low ridge from which Lowrey had been repulsed. I therefore ordered him to cover himself behind the ridge and hold his position as long as possible. His brigade was now en echelon about 400 yards in front of the left of the rest of the division, which here rested for some hours.
In effecting this last disposition of his command, General Deshler fell, a shell passing fairly through his chest. It was the first battle in which this gentleman had the honor of commanding as a general officer. He was a brave and efficient one. He brought always to the discharge of his duty a warm zeal and a high conscientiousness. The army and the country will long remember him.
At about 3.30 p.m. I received orders from Lieutenant-General Polk to move forward on a line with my left (Deshler), connecting my right with Jackson's brigade,and when I had formed my line, to remain and hold the position. I accordingly advanced with my center and right wing, drove in the enemy's skirmishers, and found his line behind the works from which he had repulsed us in the morning. The left wing of the army had been driving the enemy. The right wing now attacked, Lieutenant-General Polk ordering me to advance my heavy batteries and open on the enemy. Captain Semple, my acting chief of artillery (Major Hotchkiss, my chief of artillery, being disabled by a wound received the day before), selected positions in front of the line and placed his own and Douglas' batteries within 200 yards of the enemy's breastworks and opened a rapid and most effective fire, silencing immediately a battery which had been playing upon my lines. About the same time Brigadier-General Polk charged and soon carried the northwestern angle of the enemy's works, taking in succession three lines of breastworks. In this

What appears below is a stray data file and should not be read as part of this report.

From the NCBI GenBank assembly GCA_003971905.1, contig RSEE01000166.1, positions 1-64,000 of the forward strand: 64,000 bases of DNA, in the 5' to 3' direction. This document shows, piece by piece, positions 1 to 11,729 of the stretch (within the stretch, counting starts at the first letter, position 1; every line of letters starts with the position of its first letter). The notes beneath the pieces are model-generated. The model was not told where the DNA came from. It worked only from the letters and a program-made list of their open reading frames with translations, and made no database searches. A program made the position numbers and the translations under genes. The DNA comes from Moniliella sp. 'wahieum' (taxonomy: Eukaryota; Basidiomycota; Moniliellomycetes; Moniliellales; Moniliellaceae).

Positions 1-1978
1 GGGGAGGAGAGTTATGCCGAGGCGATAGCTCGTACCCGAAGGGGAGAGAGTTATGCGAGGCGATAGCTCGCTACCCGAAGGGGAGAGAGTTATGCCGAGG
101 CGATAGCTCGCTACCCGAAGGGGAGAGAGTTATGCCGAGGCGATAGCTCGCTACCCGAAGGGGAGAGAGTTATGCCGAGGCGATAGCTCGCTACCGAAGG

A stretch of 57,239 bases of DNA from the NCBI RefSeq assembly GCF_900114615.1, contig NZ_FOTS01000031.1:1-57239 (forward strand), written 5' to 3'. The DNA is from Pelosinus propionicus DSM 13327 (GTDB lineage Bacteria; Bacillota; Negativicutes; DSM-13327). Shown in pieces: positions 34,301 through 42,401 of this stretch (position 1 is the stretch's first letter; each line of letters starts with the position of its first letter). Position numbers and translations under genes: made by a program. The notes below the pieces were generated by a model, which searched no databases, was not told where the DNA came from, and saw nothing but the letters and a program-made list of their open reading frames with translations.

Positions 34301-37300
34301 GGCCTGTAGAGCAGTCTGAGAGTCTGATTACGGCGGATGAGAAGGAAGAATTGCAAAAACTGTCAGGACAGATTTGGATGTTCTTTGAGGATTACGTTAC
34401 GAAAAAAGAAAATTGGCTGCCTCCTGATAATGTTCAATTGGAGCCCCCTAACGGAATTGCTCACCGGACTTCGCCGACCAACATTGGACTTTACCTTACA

brilliant operation he was materially aided by Key's battery, and toward its close by Douglas'battery, which had again been moved by my orders to my extreme right, where it was run into position, by hand. A large number of prisoners (regulars) were here captured.
The enemy abandoned his works and retired precipitately. Brigadier-General Polk pursued to the Chattanooga and La Fayette road, where he captured another piece of artillery. I here received directions from Lieutenant-General Hill to halt my command until further orders.
I cannot close this report without an acknowledgment of distinguished services rendered by various officers and men which would otherwise pass unnoticed.
I have already incidentally called attention to the gallant conduct of Brigadier-General Polk, but it is due to him and to the country, which wishes to appreciate its faithful servants, to say that to the intrepidity and stern determination of purpose of himself and men, I was principally indebted for the success of the charge on Sunday evening which drove the enemy from his breastworks and gave us the battle.
Colonel Mill, also, is entitled to be remembered. Leading his men through the battle until the fall of his brigadier (the lamented Deshler), he was then called, by seniority, to command the brigade. which he did with gallantry and intelligence.
To my staff-Major Calhoun Benham, assistant adjutant-general (whose horse was shot under him); Major Joseph K. Dixon, assistant inspector-general; Captain B. F. Philips, assistant inspector-